As we get close to wrapping up the annual National Arts Festival after ’11 days of amazing’ and as we get ready to leave the City of Saints, I reflect back on what has been more than just a theatre experience. From the rainy mornings to the chilly winter nights, I can safely say all of it was worth it. It’s the warmth of the people, the creativity behind the event, the innovative ideas, and so much more.
This is an event that contributes R350 million to the economy of the province, it’s no wonder it’s the continent’s biggest cultural festival. With this in mind, I was curious to find out how Grahamstown citizens felt about playing host to such an important event. As you walk through the streets of the small town, you are guaranteed to find young children playing statues in almost every corner- you get to see them move/dance with every cent that you throw in. I was fortunate enough to catch one of them before they started their “work”, Athenkosi Vulindlu is only 19 and unemployed, “The festival is my only chance to make enough money to be able to support my family,” he explains to Nunnovation journalist Sisathi Nomatye. For Thembinkosi Humphrey, it’s an opportunity to showcase his shoe business to a broader market. “Grahamstown is very small, and most people don’t support our business. I want to grow my business but don’t have the means.” Thembinkosi makes his own shoes and handbags- the festival talented entrepreneur’s only shot to getting recognition and hopefully gaining support for his small business.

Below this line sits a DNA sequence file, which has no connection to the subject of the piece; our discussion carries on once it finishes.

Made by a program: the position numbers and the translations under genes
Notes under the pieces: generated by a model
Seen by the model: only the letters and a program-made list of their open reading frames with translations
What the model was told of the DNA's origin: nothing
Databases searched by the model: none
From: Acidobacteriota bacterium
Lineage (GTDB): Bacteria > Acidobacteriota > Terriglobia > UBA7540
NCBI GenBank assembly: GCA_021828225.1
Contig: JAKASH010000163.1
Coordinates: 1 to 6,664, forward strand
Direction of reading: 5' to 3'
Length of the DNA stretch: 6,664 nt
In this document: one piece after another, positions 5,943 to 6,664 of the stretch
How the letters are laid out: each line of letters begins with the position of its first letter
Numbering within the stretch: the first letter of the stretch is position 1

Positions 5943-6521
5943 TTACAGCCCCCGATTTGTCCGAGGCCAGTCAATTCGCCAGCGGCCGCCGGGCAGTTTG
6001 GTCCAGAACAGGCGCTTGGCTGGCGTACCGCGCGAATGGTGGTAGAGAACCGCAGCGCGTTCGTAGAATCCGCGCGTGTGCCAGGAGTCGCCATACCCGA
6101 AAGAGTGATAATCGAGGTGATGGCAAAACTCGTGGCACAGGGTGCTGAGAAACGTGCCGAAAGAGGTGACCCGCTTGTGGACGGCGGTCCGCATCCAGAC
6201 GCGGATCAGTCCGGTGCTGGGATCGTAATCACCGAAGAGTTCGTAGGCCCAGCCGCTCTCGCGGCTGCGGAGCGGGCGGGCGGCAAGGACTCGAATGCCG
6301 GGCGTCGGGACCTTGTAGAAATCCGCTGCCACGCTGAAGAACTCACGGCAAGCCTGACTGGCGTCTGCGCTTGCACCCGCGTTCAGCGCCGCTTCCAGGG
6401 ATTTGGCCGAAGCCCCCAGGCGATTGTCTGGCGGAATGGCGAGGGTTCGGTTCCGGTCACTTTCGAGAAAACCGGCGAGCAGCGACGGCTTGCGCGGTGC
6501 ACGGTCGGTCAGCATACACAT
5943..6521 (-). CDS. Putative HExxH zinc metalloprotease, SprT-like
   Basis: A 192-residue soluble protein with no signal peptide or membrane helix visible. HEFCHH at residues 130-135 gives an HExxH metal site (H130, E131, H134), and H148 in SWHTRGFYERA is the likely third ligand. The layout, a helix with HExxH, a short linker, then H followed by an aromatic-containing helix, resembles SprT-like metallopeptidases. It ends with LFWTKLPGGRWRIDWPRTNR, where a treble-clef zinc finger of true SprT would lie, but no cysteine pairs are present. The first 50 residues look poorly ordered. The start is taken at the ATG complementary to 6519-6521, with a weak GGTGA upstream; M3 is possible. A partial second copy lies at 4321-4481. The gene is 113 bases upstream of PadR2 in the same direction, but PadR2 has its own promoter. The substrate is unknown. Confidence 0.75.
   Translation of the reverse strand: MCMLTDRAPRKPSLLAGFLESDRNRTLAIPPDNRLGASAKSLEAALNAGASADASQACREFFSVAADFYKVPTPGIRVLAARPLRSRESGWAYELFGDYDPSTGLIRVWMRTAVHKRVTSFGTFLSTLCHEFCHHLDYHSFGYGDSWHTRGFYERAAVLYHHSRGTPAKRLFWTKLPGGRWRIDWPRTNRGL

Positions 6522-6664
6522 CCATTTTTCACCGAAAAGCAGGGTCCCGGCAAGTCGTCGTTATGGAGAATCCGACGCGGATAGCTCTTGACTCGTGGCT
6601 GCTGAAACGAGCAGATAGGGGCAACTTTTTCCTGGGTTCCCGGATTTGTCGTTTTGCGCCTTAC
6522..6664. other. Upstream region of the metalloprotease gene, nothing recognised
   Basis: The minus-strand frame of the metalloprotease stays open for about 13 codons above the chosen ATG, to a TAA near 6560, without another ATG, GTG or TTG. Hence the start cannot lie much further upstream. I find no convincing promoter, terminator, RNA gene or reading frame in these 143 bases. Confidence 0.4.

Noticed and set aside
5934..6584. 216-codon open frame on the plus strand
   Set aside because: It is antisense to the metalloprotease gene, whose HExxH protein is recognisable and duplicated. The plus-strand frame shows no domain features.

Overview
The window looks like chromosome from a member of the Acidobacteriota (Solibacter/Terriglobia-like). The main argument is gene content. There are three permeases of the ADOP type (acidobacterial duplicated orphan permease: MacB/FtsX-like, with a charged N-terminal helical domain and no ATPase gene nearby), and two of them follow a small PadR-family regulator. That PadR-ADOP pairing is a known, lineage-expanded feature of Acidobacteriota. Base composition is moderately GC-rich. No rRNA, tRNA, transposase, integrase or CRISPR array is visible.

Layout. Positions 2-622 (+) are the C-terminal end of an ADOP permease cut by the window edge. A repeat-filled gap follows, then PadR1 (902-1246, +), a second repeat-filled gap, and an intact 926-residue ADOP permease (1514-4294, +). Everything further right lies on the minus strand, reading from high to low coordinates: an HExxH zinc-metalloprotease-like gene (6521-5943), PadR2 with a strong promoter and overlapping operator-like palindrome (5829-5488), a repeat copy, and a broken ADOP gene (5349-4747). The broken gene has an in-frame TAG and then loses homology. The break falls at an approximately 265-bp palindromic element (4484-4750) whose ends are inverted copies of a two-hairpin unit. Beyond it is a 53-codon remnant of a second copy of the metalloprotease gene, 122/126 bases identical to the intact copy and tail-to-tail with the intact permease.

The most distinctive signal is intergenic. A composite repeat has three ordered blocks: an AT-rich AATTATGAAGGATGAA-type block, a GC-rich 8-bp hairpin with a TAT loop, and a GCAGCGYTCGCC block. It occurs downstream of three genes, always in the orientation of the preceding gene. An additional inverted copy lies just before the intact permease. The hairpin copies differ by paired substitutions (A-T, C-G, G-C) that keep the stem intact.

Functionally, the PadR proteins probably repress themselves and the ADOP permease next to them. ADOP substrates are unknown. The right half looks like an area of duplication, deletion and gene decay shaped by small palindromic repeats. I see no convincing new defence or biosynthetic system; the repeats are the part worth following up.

For the food-lovers, it was thrill seeing an actual cooking show on stage “Don’t Burn Your Sausage” featuring the oh-so-funny comedian and celebrity MasterChef SA winner Chris Forrest with Masterchef judge Pete Goffe-Wood. It’s a mouth-watering food and comedy affair all in one. Who wouldn’t enjoy that?
Imagine a village filled with all types of entertainment- from different kinds of food to beautiful African wear to traditional crafts to a virtual world and a play area for kids. As if that’s not enough, you’re entertained with free theatre shows- just to make sure you don’t break your bank at a place where you easily spend. You’ll find all this in one at Village Green proudly sponsored by Transnet.
Hosting shows for the first time in Africa was the Government of Flanders and the Flemish-Dutch House deBuren giving us a taste of outside talent on stage. They presented us with a mini-flemish season that incorporated two plays including “The Dog Days”. A play that communicates a message to the audience through dance, the difference between art and entertainment.
There you have it- The National Arts Festival 2015! For the locals, it’s an empowering initiative that promotes entrepreneurship and innovation. For visitors, it’s a chance to hop into Africa’s art scene. Either way, it’s been amazing!